It's My Party

Interview With Bush Part 1

Entrepreneur:Governor, you've joined Vice President Gore in a call for allowing small business to join associated health plans, but the vice president has gone further in proposing tax benefits for companies joining these plans. Do you think that's a good idea? Why or why not?

George W. Bush: Tax benefits are a great way to make health insurance more affordable to entrepreneurs and employees of small business. I have proposed several affordable health-care options that allow the individual, and not the government, to find the most suitable health insurance plan. My health-care tax credit provides a 90 percent tax credit, up to $2,000 annually for the cost of a family's insurance compared to Vice President Gore's plan to provide a 25 percent tax credit for the cost of a displaced worker's insurance. As you noted, I support small business pooling to purchase health-care plans for their employees. I also favor the immediate 100 percent tax deductibility of insurance costs for the self-employed and the expansion of Medical Savings Accounts, a proven means to help the uninsured.

Entrepreneur:Small businesses are much less likely than big businesses to offer a retirement plan. One solution you've proposed is to allow individuals to use a portion of their payroll taxes to fund a retirement account. What, if any, role would small business play in contributing to their employees' use of these accounts under your plan? Are there other approaches you would pursue to increase small business participation in these retirement plans?

Bush: Under my plan to save Social Security, employers would continue to match employee contributions just as they do under the current system. However, I would allow Americans to invest a small portion of their Social Security taxes into the stock market. Current and near retirees would be guaranteed their promised benefits. If Social Security were to remain solvent under the current system (it is expected to go broke in 2037), it would offer only a 2 percent real return to new workers, compared to a 4 percent return with government guaranteed inflation indexed bonds and a seven percent average real return in stocks.

The federal tax on savings can be as high as 70 percent (40 percent income tax and 55 percent death tax). I have proposed simplifying and reducing our tax code from the current rates of 15, 28, 33, 36 and 39.6 percent to four rates of 10, 15, 25, and 31 percent, allowing Americans to save more of their earnings for retirement. My tax relief plan also eliminates the death tax, a burden on entrepreneurs and small-business workers who wish to keep their business within their families. Ninety percent of businesses that fail after the first generation cite the death tax as a factor for their demise.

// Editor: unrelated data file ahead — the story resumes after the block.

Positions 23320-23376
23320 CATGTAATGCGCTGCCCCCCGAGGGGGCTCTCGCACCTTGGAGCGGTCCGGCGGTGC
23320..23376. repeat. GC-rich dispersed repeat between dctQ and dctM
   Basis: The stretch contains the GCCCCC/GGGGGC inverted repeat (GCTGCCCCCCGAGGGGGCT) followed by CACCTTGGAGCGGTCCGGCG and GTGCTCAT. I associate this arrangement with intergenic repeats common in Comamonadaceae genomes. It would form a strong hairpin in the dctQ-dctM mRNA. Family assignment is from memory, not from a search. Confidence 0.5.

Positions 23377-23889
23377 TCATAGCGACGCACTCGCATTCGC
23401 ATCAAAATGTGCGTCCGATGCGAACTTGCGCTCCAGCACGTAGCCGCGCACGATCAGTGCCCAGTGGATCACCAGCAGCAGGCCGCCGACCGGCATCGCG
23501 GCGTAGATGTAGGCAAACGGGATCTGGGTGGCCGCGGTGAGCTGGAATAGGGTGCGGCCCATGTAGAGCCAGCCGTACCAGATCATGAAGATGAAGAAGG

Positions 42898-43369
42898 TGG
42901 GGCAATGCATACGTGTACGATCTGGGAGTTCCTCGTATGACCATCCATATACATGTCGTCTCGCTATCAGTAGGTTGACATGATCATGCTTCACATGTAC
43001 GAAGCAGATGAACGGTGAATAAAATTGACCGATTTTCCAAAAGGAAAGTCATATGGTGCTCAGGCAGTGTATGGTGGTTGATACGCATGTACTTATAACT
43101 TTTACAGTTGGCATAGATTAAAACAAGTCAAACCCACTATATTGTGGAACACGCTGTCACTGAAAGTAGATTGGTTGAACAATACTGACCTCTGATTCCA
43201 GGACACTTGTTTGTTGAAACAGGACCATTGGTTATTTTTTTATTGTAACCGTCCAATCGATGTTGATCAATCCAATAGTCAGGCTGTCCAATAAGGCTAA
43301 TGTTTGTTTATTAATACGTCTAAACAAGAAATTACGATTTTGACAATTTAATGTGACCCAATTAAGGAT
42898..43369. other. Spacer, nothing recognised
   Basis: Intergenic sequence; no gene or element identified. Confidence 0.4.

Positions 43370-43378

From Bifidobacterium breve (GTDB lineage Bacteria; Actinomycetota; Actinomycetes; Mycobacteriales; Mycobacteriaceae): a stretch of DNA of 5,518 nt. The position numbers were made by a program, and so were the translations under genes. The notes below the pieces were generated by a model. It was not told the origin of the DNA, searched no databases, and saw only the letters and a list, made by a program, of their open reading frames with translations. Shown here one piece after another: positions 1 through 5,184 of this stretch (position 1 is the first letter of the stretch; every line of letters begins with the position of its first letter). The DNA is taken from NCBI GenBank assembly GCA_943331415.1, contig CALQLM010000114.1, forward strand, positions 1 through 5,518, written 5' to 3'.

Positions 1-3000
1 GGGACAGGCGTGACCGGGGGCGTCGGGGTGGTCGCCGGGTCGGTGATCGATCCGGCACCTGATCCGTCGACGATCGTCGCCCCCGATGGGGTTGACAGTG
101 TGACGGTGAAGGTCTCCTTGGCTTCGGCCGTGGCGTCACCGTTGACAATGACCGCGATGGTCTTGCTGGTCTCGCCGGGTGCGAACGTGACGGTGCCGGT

As you know, research and development plays an important part in the development of new ideas. Another important part of my tax relief plan is the permanent extension of the research and development tax credit.

Entrepreneur:You've attempted to pass changes to the franchise tax in Texas that eliminate the different treatment of classes of business (i.e. sole proprietor vs. incorporated business). These proposals have been perceived as equalizing the difference between small and large businesses. Should entrepreneurs expect that a Bush administration would try to equalize the federal government's treatment of small and large business? Can you site specific areas where such discrepancies exist at the federal level?

Bush: I believe that lower taxes promote economic growth and are our best insurance policy against an economic downturn. I have proposed numerous tax cuts that will benefit individuals and small businesses, including lowering the marginal tax rates for all workers and entrepreneurs, and making the R&D tax credit permanent. I realize the important role that small businesses play in our economy and will promote policies to help them grow and prosper.

Entrepreneur:You've developed a reputation for working with legislators in Texas--and for believing that neither you nor your staff have all the answers to a particular problem. Would a Bush administration be less likely to propose solutions to problems in the future? Or would it raise issues and then develop solutions after considerable debate?

Bush: I am proud of the fact that I been able to work with members of both parties of the Texas legislature, and I will bring this spirit of bi-partisanship to Washington. I have also demonstrated leadership in a number of policy initiatives during the course of this campaign. These include my plans to save and strengthen Social Security and preserve and protect Medicare, including offering prescription drug coverage for seniors. Both of these programs were once thought of as "the third rail of American politics." I have proposed a responsible tax cut that increases the disposable income of all Americans. And of particular importance to future entrepreneurs, I strongly support education reform, where we closely measure student performance and increase accountability.

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This article was originally published in the September 2000 print edition of Entrepreneur with the headline: It's My Party.

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